aka a host of other names, including swamp-bay, white-bay, and swamp laurel
Maybe I should dub this “magnolia week”. It is that time of year. Sweetbay is a coastal plains plant, so I wouldn’t expect to see it in the Potomac Gorge, except maybe on the southern end. (The one pictured here is from my evergreen garden, which is slowly becoming a native plants showcase.) Its native range is from southern Massachusetts along the Atlantic and Gulf coasts to Texas. It’s endangered in Massachusetts and New York, and threatened in Pennsylvania and Tennessee.
This magnolia likes wet, acid soil. It’s a slow-growing, small-to-medium sized tree, often multi-trunked, with a narrow crown, making it suitable for narrow vertical spaces in the landscape – say next to a building, or as a street tree. In warmer climates it’s evergreen. The flowers have a lovely, mildly citrusy scent.
For any gardeners who might be curious, surrounding the sweetbay in the picture to the right are:
redbud (Cercis canadensis)
Burford holly (Ilex cornuta ‘Burfordii Nana’)
cotoneaster (Cotoneaster salsifolius ‘Scarlet Leader’)
false cypress (Chamaecyparis pisifera ‘Gold Mop’)
bird’s nest spruce (Picea abies ‘Nidiformis’)
aka large-leaved cucumber tree
edit: I later learned that this species is not considered native to Maryland; it is mostly found from Kentucky south to the Gulf of Mexico coast.
A few weeks ago I was hiking in the woods around Belmont Manor and Historic Park* in central Maryland, near the Patapsco River, when I stumbled on a stand of trees with enormous leaves. Given the size of the leaves – they looked almost tropical – and given how many invasive species I’ve found in that area, I assumed it was alien. So I took a few quick pictures, and researched it later.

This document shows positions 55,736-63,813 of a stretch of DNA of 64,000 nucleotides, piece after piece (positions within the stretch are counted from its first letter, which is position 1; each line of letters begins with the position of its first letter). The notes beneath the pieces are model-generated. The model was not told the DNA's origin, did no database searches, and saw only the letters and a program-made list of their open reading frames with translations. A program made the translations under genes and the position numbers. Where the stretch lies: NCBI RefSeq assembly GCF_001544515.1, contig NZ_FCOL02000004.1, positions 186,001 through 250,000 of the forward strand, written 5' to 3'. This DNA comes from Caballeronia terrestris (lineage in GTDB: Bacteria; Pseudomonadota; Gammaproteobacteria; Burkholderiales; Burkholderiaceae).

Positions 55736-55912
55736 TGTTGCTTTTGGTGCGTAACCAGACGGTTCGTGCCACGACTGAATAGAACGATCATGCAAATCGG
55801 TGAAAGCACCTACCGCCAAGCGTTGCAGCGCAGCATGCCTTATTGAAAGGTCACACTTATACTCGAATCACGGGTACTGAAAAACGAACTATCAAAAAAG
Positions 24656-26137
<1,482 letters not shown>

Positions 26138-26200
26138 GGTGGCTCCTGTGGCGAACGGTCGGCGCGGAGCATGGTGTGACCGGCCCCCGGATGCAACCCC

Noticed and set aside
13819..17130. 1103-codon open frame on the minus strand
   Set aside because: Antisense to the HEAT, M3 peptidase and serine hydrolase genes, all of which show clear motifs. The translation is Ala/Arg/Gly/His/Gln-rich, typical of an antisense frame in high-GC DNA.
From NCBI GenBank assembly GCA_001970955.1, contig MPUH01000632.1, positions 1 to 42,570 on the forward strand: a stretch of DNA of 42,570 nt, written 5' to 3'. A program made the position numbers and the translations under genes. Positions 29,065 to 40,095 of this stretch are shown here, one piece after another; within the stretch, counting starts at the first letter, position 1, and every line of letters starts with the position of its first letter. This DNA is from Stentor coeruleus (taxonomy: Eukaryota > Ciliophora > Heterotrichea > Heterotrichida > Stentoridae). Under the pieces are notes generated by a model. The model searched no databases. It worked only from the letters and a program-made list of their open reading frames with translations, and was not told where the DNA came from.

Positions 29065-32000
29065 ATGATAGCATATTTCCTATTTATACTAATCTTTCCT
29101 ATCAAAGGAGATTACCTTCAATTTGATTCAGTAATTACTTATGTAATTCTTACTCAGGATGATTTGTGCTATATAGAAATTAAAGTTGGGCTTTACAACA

Never assume. This crazy tree (you almost have to see it to believe it) is indeed native to the area. It grows mostly in the southern Appalachians, with scattered populations elsewhere (like the Maryland Piedmont) but is uncommon within its range. It’s an understory tree (a tall one) that suffers from competition from other trees. It doesn’t reproduce very quickly, either. So to stumble across one stand consisting of a few dozen individuals was quite remarkable.
Just a few days ago, I was back in that area hiking with a friend, and to our joy we saw a few of the trees in bloom.
The leaves can grow to two feet long – the longest leaf of any native North American tree. And the flowers can grow to one foot wide – the largest flower of any native North American plant.
By the way, you’ll never see them as shown in the first photo, unless your friend holds a branch down with a trekking pole, like mine did so I could get that picture.
*If you ever visit Belmont, stop in the nature center and borrow a copy of the wildflower guide – my graduation project for the Maryland Master Naturalist program. Once it’s finished, that is. In another month or two…
aka tuliptree, yellow poplar
This species is one of only two in the genus Liriodendron; the other one is from the other side of the world. Its native range is from southern New England and Ontario to Florida and west to Louisiana.
Tulip poplar grows fast up to 170 feet tall, and can live up to 300 years. The wood is valuable in construction.
If you’re familiar with magnolias from landscaping, you can see why this tree is in the magnolia family. The flower is a few inches wide and hard to miss, unless hidden by leaves. Speaking of magnolias, I found a very interesting one recently. That will be the next post on this blog.